One month after resigning as a director, Guido Belgiorno-Nettis has rejoined West Perth-based contractor Tempo Australia as chair, replacing Charlie Bontempo, who resigned two weeks ago.
Mr Bontempo left the chairman role on November 30, after co-founding the company in 2011.
He owns 42.2 million shares in the company (17.4 per cent), and was responsible for overseeing the appointment of chief executive Ian Lynass in March.
Mr Bontempo was previously a founding partner of United Group and managing director of Monadelphous.
Mr Belgiorno-Nettis joined Tempo in 2016 as a director.
He resigned as non-executive director on November 19, but will now rejoin to take the vacated role of chair.
Based in Sydney, Mr Belgiorno-Nettis is the largest shareholder in the company, with 44.8 million shares (18.5 per cent), recently spending $1.5 million acquiring additional shares in September.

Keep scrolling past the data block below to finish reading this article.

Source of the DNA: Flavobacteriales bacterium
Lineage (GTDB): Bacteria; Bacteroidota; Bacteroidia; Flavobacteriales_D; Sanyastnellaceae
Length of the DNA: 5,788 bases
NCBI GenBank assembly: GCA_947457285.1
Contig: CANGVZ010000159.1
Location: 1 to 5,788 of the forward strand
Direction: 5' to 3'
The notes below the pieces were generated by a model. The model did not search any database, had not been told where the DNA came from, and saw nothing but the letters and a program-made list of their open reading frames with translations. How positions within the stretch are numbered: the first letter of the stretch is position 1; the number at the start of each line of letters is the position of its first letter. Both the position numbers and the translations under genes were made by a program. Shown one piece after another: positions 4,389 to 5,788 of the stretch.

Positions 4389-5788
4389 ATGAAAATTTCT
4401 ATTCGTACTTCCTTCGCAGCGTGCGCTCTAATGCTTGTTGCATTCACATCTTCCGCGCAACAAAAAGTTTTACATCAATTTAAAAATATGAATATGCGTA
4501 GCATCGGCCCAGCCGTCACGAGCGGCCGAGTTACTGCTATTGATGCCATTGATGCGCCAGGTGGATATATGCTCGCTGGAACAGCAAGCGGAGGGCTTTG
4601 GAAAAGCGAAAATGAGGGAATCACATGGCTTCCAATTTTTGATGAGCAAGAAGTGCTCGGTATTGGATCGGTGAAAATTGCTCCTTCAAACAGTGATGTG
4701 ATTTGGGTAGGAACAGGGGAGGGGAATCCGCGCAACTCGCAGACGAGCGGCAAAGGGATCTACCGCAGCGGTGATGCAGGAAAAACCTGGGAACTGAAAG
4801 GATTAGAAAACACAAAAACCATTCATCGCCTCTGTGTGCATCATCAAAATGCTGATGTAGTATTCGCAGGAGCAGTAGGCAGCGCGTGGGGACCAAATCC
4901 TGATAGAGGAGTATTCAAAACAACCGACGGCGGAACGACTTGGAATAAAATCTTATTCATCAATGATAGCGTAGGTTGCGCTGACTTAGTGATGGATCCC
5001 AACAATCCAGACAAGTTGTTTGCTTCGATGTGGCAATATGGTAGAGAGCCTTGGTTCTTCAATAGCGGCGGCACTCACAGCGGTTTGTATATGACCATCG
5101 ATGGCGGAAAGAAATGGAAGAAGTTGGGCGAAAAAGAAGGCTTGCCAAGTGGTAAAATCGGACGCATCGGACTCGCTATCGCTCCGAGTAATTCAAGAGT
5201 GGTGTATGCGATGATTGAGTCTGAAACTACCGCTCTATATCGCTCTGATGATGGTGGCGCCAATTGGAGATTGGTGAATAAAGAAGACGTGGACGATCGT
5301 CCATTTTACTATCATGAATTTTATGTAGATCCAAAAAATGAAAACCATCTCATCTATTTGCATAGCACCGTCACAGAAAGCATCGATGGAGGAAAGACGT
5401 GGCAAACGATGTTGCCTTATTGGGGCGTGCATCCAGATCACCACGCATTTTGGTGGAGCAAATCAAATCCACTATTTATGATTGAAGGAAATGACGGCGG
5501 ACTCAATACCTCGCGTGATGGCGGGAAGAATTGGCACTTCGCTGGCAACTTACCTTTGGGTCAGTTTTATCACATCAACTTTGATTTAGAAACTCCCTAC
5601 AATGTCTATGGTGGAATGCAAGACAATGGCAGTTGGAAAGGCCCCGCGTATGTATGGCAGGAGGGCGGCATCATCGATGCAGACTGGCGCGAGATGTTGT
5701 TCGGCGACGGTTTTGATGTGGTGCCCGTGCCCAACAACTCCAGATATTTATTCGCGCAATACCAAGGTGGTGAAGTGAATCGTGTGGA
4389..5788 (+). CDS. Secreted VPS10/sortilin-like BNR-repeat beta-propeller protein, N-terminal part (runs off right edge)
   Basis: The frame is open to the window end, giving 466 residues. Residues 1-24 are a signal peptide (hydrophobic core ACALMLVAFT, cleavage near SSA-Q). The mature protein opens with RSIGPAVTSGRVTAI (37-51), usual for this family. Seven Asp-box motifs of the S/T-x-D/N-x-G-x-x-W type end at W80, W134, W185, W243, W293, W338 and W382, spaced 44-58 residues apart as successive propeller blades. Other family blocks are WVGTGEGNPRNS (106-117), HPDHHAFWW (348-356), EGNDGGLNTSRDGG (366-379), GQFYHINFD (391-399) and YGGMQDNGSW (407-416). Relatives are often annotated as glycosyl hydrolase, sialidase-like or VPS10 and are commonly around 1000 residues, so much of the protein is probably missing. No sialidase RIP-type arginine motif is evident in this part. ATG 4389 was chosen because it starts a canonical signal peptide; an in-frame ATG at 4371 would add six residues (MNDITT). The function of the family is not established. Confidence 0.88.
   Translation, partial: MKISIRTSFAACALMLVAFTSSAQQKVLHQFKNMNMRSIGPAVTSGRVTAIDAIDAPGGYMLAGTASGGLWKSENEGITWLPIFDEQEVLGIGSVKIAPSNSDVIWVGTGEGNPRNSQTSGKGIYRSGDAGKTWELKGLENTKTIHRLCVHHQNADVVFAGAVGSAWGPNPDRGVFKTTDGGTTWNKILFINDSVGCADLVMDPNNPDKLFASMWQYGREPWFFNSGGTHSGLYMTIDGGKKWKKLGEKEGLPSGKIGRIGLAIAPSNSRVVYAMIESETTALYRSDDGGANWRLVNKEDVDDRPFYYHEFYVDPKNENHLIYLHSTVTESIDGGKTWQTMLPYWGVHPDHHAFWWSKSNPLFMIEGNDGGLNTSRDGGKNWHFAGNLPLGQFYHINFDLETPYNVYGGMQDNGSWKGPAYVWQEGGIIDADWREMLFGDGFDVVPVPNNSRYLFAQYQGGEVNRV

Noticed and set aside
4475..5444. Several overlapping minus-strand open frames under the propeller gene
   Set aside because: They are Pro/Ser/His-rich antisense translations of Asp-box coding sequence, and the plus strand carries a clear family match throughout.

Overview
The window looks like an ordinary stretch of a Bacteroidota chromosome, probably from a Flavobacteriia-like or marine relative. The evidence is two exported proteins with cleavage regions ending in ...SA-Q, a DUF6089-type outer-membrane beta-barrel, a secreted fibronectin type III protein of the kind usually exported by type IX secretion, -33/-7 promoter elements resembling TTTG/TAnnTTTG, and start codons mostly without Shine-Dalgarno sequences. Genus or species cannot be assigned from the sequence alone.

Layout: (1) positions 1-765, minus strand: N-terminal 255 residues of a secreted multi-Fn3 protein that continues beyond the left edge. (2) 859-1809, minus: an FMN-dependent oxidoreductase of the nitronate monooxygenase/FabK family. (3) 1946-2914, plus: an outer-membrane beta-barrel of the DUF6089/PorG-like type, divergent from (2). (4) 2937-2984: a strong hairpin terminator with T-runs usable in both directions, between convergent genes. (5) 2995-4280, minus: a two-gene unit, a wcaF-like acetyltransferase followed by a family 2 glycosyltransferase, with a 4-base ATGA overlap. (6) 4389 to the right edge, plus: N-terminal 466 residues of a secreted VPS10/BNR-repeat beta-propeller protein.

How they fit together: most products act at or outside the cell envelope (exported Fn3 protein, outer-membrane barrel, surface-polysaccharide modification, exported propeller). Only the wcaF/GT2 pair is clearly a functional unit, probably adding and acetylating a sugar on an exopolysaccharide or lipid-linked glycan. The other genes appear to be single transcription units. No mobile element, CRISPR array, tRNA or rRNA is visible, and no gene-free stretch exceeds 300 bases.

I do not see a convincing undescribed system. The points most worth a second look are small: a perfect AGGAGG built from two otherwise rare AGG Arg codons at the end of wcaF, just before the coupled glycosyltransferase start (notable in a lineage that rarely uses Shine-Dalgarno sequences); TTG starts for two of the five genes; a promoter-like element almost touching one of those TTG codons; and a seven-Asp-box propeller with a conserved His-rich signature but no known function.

He has headed prominent Belgiorno-Nettis family investment businesses Angophora Capital since 2015 as managing director, and has run his family infrastructure company, Transfield Holdings, since 1981.
Tempo’s interim director Scott Macdonald has resigned from his role to continue in his capacity as chief financial officer and company secretary, while Sydney-based David Iverach, previously of Transfield Holdings and Angophora Capital, has been appointed non-executive director.
Director Ian Widdicombe will continue in the role he has held since 2017.
Mr Belgiorno-Nettis said he was pleased to rejoin the company in his new capacity.
“I want to acknowledge the role that my predecessor, Carmelo “Charlie” Bontempo, has played in steering the company to its current position,” he said.
“I look forward to working with managing director Ian Lynass and his team to further strengthen the company while dealing with the challenges ahead.
Tempo had revenue of only $15 million according to its half-yearly financial report to June 2018, and posted a loss of nearly $800,000.
The company currently has a market value of $37 million.
Its shares were trading as high as 25 cents in January, but today fell 9.7 per cent to 14 cents per share.